Fedora, CentOS, or Red Hat¶
This section describes the steps needed to set up a single-node Citus cluster on your own Linux machine from RPM packages.
1. Install PostgreSQL 11 and the Citus extension
# Add Citus repository for package manager curl https://install.citusdata.com/community/rpm.sh | sudo bash # install Citus extension sudo yum install -y citus80_11
2. Initialize the Cluster
Citus has two kinds of components, the coordinator and the workers. The coordinator coordinates queries and maintains metadata on where in the cluster each row of data is. The workers hold your data and respond to queries.
Let’s create directories for those nodes to store their data. For convenience in using PostgreSQL Unix domain socket connections we’ll use the postgres user.
# this user has access to sockets in /var/run/postgresql sudo su - postgres # include path to postgres binaries export PATH=$PATH:/usr/pgsql-11/bin cd ~ mkdir -p citus/coordinator citus/worker1 citus/worker2 # create three normal postgres instances initdb -D citus/coordinator initdb -D citus/worker1 initdb -D citus/worker2
Citus is a Postgres extension, to tell Postgres to use this extension you’ll need to add it to a configuration variable called
echo "shared_preload_libraries = 'citus'" >> citus/coordinator/postgresql.conf echo "shared_preload_libraries = 'citus'" >> citus/worker1/postgresql.conf echo "shared_preload_libraries = 'citus'" >> citus/worker2/postgresql.conf
3. Start the coordinator and workers
We will start the PostgreSQL instances on ports 9700 (for the coordinator) and 9701, 9702 (for the workers). We assume those ports are available on your machine. Feel free to use different ports if they are in use.
Let’s start the databases:
pg_ctl -D citus/coordinator -o "-p 9700" -l coordinator_logfile start pg_ctl -D citus/worker1 -o "-p 9701" -l worker1_logfile start pg_ctl -D citus/worker2 -o "-p 9702" -l worker2_logfile start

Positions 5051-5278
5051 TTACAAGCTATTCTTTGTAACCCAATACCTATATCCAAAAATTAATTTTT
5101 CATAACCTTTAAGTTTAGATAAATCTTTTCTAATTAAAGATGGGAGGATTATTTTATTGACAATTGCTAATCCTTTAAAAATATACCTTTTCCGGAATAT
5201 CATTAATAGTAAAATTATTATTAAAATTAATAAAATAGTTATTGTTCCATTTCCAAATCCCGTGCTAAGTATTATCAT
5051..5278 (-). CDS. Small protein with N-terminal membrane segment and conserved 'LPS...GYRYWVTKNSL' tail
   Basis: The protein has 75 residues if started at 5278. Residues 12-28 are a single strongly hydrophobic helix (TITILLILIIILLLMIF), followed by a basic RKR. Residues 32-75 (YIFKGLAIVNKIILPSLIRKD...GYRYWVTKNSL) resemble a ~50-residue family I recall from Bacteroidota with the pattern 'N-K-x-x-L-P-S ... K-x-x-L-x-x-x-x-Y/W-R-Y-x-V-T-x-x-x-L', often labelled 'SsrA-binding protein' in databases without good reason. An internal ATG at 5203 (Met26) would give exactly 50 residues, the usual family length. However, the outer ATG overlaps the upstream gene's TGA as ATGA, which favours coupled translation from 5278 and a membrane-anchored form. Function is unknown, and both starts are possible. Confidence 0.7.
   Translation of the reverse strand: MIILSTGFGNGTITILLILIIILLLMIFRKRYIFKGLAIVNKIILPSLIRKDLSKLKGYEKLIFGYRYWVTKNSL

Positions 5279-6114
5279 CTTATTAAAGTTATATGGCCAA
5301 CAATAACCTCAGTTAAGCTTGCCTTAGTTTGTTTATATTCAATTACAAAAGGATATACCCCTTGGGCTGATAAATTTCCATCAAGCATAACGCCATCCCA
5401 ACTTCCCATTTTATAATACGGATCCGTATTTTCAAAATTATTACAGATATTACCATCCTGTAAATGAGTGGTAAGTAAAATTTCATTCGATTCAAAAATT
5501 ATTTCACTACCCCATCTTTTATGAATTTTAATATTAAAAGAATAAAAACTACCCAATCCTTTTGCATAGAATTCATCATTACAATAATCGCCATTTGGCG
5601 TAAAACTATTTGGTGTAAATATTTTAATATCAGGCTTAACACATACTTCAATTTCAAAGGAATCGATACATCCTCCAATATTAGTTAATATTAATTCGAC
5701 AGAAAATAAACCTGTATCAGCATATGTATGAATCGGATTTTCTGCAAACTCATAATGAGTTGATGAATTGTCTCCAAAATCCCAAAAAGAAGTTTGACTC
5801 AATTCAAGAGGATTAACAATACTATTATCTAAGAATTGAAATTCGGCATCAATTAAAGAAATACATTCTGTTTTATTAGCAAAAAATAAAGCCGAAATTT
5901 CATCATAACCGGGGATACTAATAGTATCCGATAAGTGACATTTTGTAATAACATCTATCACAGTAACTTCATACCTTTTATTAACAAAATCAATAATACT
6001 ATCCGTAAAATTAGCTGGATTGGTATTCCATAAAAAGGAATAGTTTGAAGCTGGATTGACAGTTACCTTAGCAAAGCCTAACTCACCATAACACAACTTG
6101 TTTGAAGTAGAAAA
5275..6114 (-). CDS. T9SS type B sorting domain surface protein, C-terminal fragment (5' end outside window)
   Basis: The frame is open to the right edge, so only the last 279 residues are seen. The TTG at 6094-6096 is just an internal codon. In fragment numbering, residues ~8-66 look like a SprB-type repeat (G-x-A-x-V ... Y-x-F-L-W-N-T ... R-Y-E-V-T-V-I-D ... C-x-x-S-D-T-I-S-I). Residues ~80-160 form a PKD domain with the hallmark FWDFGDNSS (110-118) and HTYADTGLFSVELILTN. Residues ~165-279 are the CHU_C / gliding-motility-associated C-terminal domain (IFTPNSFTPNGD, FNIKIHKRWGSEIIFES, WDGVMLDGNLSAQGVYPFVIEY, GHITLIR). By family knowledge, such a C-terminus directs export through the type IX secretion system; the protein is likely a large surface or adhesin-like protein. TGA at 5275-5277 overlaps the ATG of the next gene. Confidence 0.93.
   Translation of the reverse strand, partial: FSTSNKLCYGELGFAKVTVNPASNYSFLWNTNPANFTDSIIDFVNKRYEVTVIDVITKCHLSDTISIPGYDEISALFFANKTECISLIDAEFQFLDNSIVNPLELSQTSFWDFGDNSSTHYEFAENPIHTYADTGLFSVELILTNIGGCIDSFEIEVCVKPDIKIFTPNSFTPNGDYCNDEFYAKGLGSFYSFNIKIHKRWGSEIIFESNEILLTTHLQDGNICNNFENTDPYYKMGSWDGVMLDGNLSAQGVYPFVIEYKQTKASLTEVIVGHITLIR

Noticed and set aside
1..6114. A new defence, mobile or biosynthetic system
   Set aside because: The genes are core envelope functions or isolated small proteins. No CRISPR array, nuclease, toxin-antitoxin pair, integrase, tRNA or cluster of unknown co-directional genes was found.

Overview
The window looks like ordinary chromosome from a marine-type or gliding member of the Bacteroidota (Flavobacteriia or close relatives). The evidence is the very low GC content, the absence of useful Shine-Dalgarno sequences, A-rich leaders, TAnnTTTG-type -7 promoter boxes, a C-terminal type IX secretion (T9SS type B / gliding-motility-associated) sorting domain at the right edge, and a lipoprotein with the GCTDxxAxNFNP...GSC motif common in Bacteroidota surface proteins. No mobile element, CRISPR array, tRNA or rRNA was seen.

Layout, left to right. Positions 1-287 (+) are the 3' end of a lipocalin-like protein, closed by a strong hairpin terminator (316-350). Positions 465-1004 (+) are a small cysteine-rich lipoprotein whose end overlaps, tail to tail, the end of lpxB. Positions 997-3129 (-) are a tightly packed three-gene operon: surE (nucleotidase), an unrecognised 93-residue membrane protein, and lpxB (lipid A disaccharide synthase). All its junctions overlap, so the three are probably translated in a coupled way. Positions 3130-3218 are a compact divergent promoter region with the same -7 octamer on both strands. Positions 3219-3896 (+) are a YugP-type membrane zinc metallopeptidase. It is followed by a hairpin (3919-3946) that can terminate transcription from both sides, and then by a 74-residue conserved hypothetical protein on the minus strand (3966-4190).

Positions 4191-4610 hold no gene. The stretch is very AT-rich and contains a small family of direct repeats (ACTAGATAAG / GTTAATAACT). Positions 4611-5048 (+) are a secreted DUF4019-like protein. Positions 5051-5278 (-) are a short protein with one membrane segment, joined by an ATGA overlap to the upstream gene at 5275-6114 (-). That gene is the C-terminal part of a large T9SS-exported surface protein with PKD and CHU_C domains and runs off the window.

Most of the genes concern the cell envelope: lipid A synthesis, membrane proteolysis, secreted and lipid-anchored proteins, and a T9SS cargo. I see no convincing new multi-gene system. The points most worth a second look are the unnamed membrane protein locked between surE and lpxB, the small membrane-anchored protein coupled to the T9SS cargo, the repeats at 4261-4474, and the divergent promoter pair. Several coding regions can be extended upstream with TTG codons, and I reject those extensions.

Above you added Citus to
shared_preload_libraries. That lets it hook into some deep parts of Postgres, swapping out the query planner and executor. Here, we load the user-facing side of Citus (such as the functions you’ll soon call):
psql -p 9700 -c "CREATE EXTENSION citus;" psql -p 9701 -c "CREATE EXTENSION citus;" psql -p 9702 -c "CREATE EXTENSION citus;"
Finally, the coordinator needs to know where it can find the workers. To tell it you can run:
psql -p 9700 -c "SELECT * from master_add_node('localhost', 9701);" psql -p 9700 -c "SELECT * from master_add_node('localhost', 9702);"
4. Verify that installation has succeeded
To verify that the installation has succeeded we check that the coordinator node has picked up the desired worker configuration. First start the psql shell on the coordinator node:
psql -p 9700 -c "select * from master_get_active_worker_nodes();"
You should see a row for each worker node including the node name and port.
At this step, you have completed the installation process and are ready to use your Citus cluster. To help you get started, we have a tutorial which has instructions on setting up a Citus cluster with sample data in minutes.
Please note that Citus reports anonymous information about your cluster to the Citus Data company servers. To learn more about what information is collected and how to opt out of it, see Checks For Updates and Cluster Statistics.